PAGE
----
Direct Metal Laser Sintering (DMLS) is an additive metal fabrication (sintering) technology developed by EOS of Munich, Germany, often confused with the similar technical processes, selective laser sintering (SLS) or selective laser melting (SLM).
The process involves use of a 3D CAD model whereby a .stl file is created and sent to the machine’s software. A technician works with this 3D model to properly orient the geometry for part building and adds supports structure as appropriate. Once this "build file" has been completed, it is "sliced" into the layer thickness the machine will build in and downloaded to the DMLS machine allowing the build to begin.
The process starts by slicing the 3D CAD file data into layers, usually from 20 to 100 micrometres thick, creating a 2D image of each layer. This file format is the industry standard .stl file used on most layer-based 3D printing or stereolithography technologies. The file is then loaded into a file preparation software package that assigns parameters, values and physical supports that allow the file to be interpreted and built by different types of additive manufacturing machines.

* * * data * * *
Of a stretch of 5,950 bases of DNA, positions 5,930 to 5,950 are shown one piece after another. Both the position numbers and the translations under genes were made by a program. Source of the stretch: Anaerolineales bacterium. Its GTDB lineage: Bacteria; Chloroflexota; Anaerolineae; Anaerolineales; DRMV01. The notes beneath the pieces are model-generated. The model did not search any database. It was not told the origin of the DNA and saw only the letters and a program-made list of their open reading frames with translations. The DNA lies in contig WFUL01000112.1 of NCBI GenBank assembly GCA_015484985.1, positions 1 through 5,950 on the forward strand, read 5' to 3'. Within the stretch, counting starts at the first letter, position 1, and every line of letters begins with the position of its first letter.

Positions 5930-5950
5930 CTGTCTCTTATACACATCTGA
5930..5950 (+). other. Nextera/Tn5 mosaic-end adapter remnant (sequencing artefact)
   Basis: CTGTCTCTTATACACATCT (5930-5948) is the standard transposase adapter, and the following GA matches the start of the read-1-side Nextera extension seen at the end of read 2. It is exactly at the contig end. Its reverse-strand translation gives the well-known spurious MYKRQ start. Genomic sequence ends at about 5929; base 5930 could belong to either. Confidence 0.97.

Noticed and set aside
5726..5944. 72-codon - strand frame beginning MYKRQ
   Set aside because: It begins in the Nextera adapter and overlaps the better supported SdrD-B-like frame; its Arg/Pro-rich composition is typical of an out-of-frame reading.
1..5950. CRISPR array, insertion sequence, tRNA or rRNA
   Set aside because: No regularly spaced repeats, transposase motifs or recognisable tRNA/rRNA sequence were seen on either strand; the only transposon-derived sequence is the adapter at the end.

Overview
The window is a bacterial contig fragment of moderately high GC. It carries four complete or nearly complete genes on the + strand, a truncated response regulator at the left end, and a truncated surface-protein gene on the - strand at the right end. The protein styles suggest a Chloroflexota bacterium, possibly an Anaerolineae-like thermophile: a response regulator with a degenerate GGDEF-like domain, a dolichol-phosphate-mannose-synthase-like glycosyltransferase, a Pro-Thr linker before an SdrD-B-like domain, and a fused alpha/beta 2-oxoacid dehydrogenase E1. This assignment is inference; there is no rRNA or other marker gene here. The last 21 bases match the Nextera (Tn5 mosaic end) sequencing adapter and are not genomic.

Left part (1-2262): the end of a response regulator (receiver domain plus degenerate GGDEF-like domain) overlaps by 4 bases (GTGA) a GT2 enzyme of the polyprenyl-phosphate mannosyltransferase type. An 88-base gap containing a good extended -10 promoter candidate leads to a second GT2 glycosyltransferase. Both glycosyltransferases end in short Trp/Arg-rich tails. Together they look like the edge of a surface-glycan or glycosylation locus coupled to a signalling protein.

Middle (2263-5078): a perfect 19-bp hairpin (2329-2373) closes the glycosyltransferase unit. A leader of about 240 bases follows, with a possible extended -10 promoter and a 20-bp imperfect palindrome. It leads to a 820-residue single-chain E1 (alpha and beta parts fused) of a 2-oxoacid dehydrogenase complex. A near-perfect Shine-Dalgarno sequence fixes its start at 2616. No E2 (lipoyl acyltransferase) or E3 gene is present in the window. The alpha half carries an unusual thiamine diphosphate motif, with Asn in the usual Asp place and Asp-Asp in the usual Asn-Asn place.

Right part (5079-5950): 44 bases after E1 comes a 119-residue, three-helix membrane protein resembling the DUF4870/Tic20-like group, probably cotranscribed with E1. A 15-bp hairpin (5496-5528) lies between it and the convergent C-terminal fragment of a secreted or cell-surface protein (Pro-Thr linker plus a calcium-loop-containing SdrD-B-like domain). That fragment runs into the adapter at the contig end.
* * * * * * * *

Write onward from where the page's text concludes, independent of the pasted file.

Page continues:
The DMLS machine uses a high-powered 200 watt Yb-fiber optic laser. Inside the build chamber area, there is a material dispensing platform and a build platform along with a recoater blade used to move new powder over the build platform. The technology fuses metal powder into a solid part by melting it locally using the focused laser beam. Parts are built up additively layer by layer, typically using layers 20 micrometres thick. This process allows for highly complex geometries to be created directly from the 3D CAD data, fully automatically, in hours and without any tooling. DMLS is a net-shape process, producing parts with high accuracy and detail resolution, good surface quality and excellent mechanical properties.